Nigeria Travel Advisory

Travel Advisory
June 16, 2021

Nigeria - Level 3: Reconsider Travel

O K E N H U T C

Reconsider travel to Nigeria due to crime, terrorism, civil unrest, kidnapping, and maritime crime. Some areas have increased risk. Read the entire Travel Advisory.

Read the Department of State’s COVID-19 page before you plan any international travel.  

The Centers for Disease Control and Prevention (CDC) has issued a Level 1 Travel Health Notice for Nigeria due to COVID-19, indicating a low level of COVID-19 in the country. Your risk of contracting COVID-19 and developing severe symptoms may be lower if you are fully vaccinated with an FDA authorized vaccine. Before planning any international travel, please review the CDC's specific recommendations for vaccinated and unvaccinated travelers. Visit the Embassy’s COVID-19 page for more information on COVID-19 related restrictions and conditions in Nigeria.

Do Not Travel to:

  • Borno, Yobe, and northern Adamawa states due to terrorism and kidnapping
  • Bauchi, Gombe, Kaduna, Kano, Katsina, and Zamfara states due to kidnapping
  • Coastal areas of Akwa Ibom, Bayelsa, Cross River, Delta, and Rivers states (with the exception of Port Harcourt) due to crime, kidnapping, and maritime crime

Country Summary: Violent crime – such as armed robbery, assault, carjacking, kidnapping, hostage taking, banditry, and rape – is common throughout the country. Kidnappings for ransom occur frequently, often targeting dual national citizens who have returned to Nigeria for a visit, as well as U.S. citizens with perceived wealth. Kidnapping gangs have also stopped victims on interstate roads.

Terrorists continue plotting and carrying out attacks in Nigeria, especially in the Northeast. Terrorists may attack with little or no warning, targeting shopping centers, malls, markets, hotels, places of worship, restaurants, bars, schools, government installations, transportation hubs, and other places where crowds gather. Terrorists are known to work with local gangs to expand their reach.

There is civil unrest and low-level armed militancy in parts of Southern Nigeria, especially in the Niger Delta region. Armed criminality, including kidnapping and maritime crime, is also pervasive in this region.

Violence can flare up between communities of farmers and herders in rural areas.

There is frequent maritime crime in the Gulf of Guinea.

The U.S. government has limited ability to provide emergency services to U.S. citizens in many areas of Nigeria due to security conditions.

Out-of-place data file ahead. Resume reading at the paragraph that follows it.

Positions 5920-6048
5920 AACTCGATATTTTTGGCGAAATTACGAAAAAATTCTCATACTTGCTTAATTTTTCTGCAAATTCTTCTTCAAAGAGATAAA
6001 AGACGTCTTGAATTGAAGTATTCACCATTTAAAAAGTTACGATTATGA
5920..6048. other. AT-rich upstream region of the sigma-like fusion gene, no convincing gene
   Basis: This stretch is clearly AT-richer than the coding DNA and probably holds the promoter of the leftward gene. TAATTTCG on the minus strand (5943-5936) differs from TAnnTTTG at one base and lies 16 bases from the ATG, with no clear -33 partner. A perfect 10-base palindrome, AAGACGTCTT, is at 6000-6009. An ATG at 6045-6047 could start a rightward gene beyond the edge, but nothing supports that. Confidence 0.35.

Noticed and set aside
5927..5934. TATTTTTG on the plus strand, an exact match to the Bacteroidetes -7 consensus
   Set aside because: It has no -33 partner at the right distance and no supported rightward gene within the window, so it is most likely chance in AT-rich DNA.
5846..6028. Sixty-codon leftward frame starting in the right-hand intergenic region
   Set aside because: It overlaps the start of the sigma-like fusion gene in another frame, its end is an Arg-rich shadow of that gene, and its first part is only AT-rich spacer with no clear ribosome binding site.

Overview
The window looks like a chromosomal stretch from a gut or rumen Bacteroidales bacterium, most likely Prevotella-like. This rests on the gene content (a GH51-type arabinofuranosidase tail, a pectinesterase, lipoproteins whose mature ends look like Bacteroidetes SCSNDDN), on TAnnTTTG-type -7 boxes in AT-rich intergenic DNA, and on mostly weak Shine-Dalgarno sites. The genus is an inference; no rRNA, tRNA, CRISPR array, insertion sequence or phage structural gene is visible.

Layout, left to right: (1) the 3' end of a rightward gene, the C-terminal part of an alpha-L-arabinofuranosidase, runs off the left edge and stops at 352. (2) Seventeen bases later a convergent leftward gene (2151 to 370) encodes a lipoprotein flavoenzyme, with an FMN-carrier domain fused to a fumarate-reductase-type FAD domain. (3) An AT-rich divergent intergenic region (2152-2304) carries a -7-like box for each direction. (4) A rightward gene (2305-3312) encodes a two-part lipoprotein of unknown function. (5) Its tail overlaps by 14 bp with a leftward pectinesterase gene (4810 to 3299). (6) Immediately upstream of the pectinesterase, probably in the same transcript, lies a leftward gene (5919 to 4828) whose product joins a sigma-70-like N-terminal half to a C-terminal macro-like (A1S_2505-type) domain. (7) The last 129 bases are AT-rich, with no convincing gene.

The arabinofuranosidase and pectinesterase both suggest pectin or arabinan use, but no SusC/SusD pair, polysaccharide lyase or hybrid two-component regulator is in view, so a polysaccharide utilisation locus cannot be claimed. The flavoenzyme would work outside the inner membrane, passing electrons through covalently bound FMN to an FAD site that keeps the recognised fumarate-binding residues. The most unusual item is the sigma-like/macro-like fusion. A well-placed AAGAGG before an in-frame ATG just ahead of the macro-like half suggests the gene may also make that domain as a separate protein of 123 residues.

Read the country information page. 

If you decide to travel to Nigeria:

  • See the U.S. Embassy's web page regarding COVID-19.  
  • Visit the CDC’s webpage on Travel and COVID-19.  
  • Carry proper identification, including a U.S. passport with a current Nigerian visa, if needed.
  • Use caution when walking or driving at night.
  • Keep a low profile.
  • Review travel routes and times to vary your predictability.
  • Do not physically resist any robbery attempt.
  • Be extra vigilant when visiting banks or ATMs.
  • Monitor local media for breaking events, and be prepared to adjust your plans.
  • Be aware of your surroundings.
  • Stay alert in locations frequented by Westerners.
  • Avoid demonstrations and large political gatherings.
  • Review your personal security plans.
  • Have evacuation plans that do not rely on U.S. government assistance.
  • Establish a “proof of life” protocol with your loved ones, so that if you are taken hostage, your loved ones know specific questions (and answers) to ask the hostage-takers to be sure that you are alive (and to rule out a hoax).
  • Enroll in the Smart Traveler Enrollment Program (STEP) to receive alerts and make it easier to locate you in an emergency.
  • Obtain comprehensive medical insurance that includes medical evacuation.
  • Follow the Department of State on Facebook and Twitter.
  • Review the Crime and Safety Reports for Nigeria. 
  • Prepare a contingency plan for emergency situations. Review the Traveler’s Checklist

Borno, Yobe, and Northern Adamawa states – Do Not Travel

The security situation in these states is fluid and unpredictable due to widespread terrorist activity, inter-communal violence, and kidnapping. Security operations to counter these threats may occur without warning.

Terrorist groups based in the Northeast routinely target humanitarian camps, security forces, churches, schools, mosques, government installations, educational institutions, entertainment venues, and road travelers. Approximately two million Nigerians have been displaced as a result of the violence in Northeast Nigeria. 

Visit our website for Travel to High-Risk Areas.

Bauchi, Gombe, Kaduna, Kano, Katsina, and Zamfara states – Do Not Travel

The security situation in these states is fluid and unpredictable due to widespread inter-communal violence and armed criminality, especially kidnapping and roadside banditry. Security operations to counter these threats may occur without warning. 

Visit our website for Travel to High-Risk Areas.

Coastal areas of Akwa Ibom, Bayelsa, Cross River, Delta, and Rivers states (with the exception of Port Harcourt) – Do Not Travel

Crime is rampant throughout Southern Nigeria, and there is a heightened risk of kidnapping and maritime crime, especially in the Gulf of Guinea. Violent civil unrest and armed militancy persist in these areas.

Visit our website for Travel to High-Risk Areas

Last Update:  Reissued with updates to COVID-19 information.

Travel Advisory Levels

Information for Vaccinated Travelers

The CDC's latest guidance on international travel for vaccinated people can be found here.

Assistance for U.S. Citizens

U.S. Embassy Abuja
1075 Diplomatic Drive
Central District Area, Abuja
Nigeria
Telephone
+(234) (0) (9) 461-4328 (Monday through Thursday, 7:30 a.m. to 4:30 p.m.; Friday, 7:30 a.m. to 1:30 p.m.)
Emergency
+(234) (0) (9) 461-4000
Fax
No Fax

Nigeria Map